Every movie has a mission it hopes to have achieved by the time the credits start rolling. For some, it’s to crack you up till you can’t take it anymore. For others, it’s the razzle-dazzle of meaningless explosions and fist fights. And there are those that just want to drive home a point which is the fact that there is a God out there looking over us and coming to our rescue when we least expect it. This is the goal of ‘If Tomorrow Never Comes’ – Yvonne Nelson‘s latest project where she plays the lead character, Ewurabena.
If Tomorrow Never Comes is a story narrated by Ewurabena, a young lady who seemed to have seen it all in her short life and had to deal with more than some in a lifetime. You could call her life some, sort of adventure; but not the type filled with hobbits and elves. This is simply a series of tragic events back to back, town to town right from childhood into adulthood.
The movie opens with Ewurabena introducing us to life in her small village where she grew up. A village where everyone seems happy, except her family. It was all sadness and sorrow for herself, her brother and mom
The movie reminded me of the early days of African movies when Nkiru Sylvanus played her classic roles in tragic dramas where evil trailed her through the entire movie. While I did enjoy some of those movies back then, one thing many of them lacked was continuity in linking the scenes and events together and building a strong emotional film.
This is where If Tomorrow Never Comes excels. Right from the beginning, we knew we were in for a movie full of pain and agony. But the question was, how long could the script sustain the sequence of unfortunate events, and how well will the director interpret the script before I have had enough? I am glad to say I waited endlessly and the moment where I would get tired of watching If Tomorrow Never Comes never came. Scene after scene, line after line If Tomorrow Never Comes, turned out to be a well laid out and structured story. Sometimes predictable, other times, not so predictable, eventually the movie does a great job in storytelling and holding itself together, big kudos to Pascal Amanfo.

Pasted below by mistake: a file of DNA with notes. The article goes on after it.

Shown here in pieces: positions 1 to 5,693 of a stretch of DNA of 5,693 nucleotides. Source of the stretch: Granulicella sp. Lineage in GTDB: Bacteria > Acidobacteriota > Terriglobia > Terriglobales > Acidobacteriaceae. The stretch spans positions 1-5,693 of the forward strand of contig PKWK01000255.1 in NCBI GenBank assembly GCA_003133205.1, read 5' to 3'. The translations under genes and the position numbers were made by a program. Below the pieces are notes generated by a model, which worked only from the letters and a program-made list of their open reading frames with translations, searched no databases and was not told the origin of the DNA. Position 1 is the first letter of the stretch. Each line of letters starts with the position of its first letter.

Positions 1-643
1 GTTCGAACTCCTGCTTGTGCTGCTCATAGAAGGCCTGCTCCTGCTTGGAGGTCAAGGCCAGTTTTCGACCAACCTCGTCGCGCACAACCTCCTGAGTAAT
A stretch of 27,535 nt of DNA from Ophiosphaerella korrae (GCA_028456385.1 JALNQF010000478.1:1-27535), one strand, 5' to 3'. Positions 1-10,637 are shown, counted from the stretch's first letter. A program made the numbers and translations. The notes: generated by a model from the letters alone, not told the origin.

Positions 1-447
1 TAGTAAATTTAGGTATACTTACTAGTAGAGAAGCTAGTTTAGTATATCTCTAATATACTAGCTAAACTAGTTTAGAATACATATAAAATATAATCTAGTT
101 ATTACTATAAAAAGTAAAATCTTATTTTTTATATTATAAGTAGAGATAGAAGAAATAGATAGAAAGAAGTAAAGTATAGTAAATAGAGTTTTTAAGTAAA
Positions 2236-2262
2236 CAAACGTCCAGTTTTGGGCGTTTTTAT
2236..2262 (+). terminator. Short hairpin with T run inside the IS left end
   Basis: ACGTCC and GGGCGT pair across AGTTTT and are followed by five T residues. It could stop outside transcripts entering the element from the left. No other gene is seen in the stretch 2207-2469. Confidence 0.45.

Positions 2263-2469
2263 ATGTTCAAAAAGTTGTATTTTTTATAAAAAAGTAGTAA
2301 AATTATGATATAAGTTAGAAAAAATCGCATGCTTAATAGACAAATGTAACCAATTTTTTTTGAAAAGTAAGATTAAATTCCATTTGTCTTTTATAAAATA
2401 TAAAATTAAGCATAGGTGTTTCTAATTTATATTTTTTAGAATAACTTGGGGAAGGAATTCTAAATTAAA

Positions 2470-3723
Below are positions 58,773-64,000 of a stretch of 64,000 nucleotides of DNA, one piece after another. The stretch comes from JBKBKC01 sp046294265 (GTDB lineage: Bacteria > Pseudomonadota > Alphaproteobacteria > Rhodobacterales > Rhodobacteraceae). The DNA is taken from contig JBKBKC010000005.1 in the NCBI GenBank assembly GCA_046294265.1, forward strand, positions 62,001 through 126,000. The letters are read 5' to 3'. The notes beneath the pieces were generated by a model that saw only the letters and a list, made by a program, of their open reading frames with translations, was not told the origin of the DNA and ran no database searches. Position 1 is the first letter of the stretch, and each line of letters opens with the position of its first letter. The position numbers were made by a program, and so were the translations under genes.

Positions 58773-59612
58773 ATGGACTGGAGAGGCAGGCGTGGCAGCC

Pascal Amanfo, who is Yvonne Nelson’s frequent director in her productions (remember the not so good House of gold?), returns with an amazing effort with a team which was able to execute a simple but lovely story. It is a story full of visual glory rich in cinematography, editing and most of all for me, amazing sound design.
While a recurring challenge with African productions is always the sound design, I appreciate the fact that the team recognized the importance of well-engineered sound for a movie which is a narrative. The movie had some of the best soundtracks out of an African production I have heard in a while. The soundtracks were well paced for the right scenes and further drove home the strong emotions that the movie was trying to pass across.
The only issue I could spot technically was the inconsistency in shape and size of Yvonne Nelson’s pregnancy as well as the shape of every other pregnant lady in the movie.
While I sat in my dark corner in the cinema hall watching the movie unfold, I couldn’t help but be captivated by the performance put into the movie by Yvonne Nelson, the young Ewurabena, Becca and Adeyemi Okanlawon. Yvonne Nelson’s chemistry with Deyemi grew as the movie progressed and at a point I was hoping for their relationship to work out.
Yvonne Nelson’s narration was so good; it could have almost given Morgan freeman a run for his money (haha! Just kidding) At the end Yvonne Nelson delivers an emotional and riveting performance worthy of an AMAA Award.
By the time the movie ended, If Tomorrow Never comes had moved me to tears. I couldn’t help but ask some questions about life and also wonder if some people are really these unfortunate in the world. The movie achieved its intended goal, which I believe is for the audience to sit back and think about life. Thus, it earns a Popcorn And Soda for being such a beautiful movie.
I recommend the movie be seen for those who are looking to see a movie with depth and thought provoking philosophies about life.
Prior to the film’s release, Yvonne Nelson claimed the film was going to be the film of the year and she just might be right. That said, it’s still a little too early to judge. Plus Stephanie Linus‘ Dry is still dropping this year, so that claim might be a little premature.
Have you seen the movie? What do you think about it? Share your thoughts in the box below.
Review written by Awojide Olumuyiwa Sylvester for www.sodasandpopcorn.com